A new report on poor kids shows their numbers have increased in New Jersey by 24 percent since the year 2000.

The report comes from the Annie E. Casey foundation, a private charitable group. Cecilia Zalkind of the Advocates for Children of New Jersey says the numbers reinforce her group's kids count survey, the latest out last December. Zalkind says what she sees as important about the Casey report is that it also highlights that there are very deep pockets of poverty in certain communities.

She cited the City of Newark as one troubling example, where kids count found 40 percent of the children living in poverty. The Casey report also showed an 11 percent increase in the number of poor children nationwide since 2000.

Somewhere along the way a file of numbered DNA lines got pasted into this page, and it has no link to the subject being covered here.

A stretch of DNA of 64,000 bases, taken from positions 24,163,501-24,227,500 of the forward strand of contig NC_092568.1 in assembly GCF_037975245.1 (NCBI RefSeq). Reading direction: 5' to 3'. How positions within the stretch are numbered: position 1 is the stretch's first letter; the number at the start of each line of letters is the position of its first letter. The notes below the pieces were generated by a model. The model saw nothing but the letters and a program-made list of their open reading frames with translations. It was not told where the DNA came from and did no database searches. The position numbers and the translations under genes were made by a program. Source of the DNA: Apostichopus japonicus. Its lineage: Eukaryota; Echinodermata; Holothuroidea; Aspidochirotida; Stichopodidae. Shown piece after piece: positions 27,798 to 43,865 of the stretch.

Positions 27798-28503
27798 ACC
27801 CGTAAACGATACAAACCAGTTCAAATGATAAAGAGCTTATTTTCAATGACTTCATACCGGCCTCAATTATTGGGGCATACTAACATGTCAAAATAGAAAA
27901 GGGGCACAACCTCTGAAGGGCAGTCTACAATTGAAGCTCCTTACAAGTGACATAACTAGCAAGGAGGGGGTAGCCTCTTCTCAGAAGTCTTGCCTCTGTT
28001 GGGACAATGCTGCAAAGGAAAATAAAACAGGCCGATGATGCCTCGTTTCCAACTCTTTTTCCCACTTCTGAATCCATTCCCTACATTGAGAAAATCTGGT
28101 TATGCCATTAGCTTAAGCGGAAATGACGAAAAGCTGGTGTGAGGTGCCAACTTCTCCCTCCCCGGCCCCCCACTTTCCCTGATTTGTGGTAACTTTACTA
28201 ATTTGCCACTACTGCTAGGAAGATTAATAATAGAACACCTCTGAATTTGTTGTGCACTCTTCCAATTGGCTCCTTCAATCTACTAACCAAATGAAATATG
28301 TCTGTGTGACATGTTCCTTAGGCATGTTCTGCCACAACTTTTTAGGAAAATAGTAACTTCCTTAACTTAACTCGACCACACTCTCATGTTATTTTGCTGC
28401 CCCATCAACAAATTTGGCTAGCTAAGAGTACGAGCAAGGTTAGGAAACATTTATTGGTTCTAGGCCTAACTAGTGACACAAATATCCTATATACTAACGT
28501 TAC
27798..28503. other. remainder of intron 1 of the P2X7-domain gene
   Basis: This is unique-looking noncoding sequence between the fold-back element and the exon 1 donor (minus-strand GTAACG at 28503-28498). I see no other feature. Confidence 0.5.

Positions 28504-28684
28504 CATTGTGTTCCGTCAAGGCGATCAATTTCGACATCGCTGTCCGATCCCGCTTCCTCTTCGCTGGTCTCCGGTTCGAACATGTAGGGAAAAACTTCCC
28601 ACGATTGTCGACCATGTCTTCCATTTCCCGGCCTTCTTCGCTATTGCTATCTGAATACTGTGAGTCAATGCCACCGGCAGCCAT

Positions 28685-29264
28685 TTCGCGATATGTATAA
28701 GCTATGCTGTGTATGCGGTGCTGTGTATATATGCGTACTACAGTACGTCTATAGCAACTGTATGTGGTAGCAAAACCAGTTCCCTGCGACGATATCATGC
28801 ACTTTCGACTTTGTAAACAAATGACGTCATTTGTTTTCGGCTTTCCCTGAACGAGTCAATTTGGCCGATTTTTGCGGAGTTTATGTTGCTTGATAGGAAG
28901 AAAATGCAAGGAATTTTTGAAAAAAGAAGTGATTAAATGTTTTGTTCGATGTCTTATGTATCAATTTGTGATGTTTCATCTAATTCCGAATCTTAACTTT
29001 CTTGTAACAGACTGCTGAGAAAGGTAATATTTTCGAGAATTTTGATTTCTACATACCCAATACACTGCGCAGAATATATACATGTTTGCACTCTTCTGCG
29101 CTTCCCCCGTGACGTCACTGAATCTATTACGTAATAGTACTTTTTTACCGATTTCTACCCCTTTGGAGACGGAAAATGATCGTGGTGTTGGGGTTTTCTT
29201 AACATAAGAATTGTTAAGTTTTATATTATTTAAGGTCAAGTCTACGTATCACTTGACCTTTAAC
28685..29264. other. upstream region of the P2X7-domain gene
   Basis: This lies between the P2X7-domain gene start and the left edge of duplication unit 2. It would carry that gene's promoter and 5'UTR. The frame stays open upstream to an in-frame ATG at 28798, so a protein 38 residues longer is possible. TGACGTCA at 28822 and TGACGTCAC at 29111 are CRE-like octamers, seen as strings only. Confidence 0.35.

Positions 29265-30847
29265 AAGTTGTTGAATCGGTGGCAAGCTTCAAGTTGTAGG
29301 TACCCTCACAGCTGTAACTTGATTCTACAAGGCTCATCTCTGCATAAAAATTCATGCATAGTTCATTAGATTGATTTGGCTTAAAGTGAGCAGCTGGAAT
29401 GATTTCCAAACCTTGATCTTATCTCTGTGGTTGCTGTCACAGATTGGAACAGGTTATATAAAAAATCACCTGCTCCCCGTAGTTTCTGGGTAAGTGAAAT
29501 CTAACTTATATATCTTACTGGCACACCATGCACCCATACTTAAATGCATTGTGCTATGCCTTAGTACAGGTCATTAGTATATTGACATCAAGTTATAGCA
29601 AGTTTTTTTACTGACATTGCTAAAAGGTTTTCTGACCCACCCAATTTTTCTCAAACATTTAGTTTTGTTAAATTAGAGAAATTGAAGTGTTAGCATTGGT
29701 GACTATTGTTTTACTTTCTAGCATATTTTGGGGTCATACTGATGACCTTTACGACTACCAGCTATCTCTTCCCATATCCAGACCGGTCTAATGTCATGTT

The report found that African-American, Latino and Native American children are six to nine times more likely to live in high poverty neighborhoods than white children.

The Casey report also recommends enlisting the aid of established institutions such as universities and hospitals in high-poverty areas to assist and support poor children.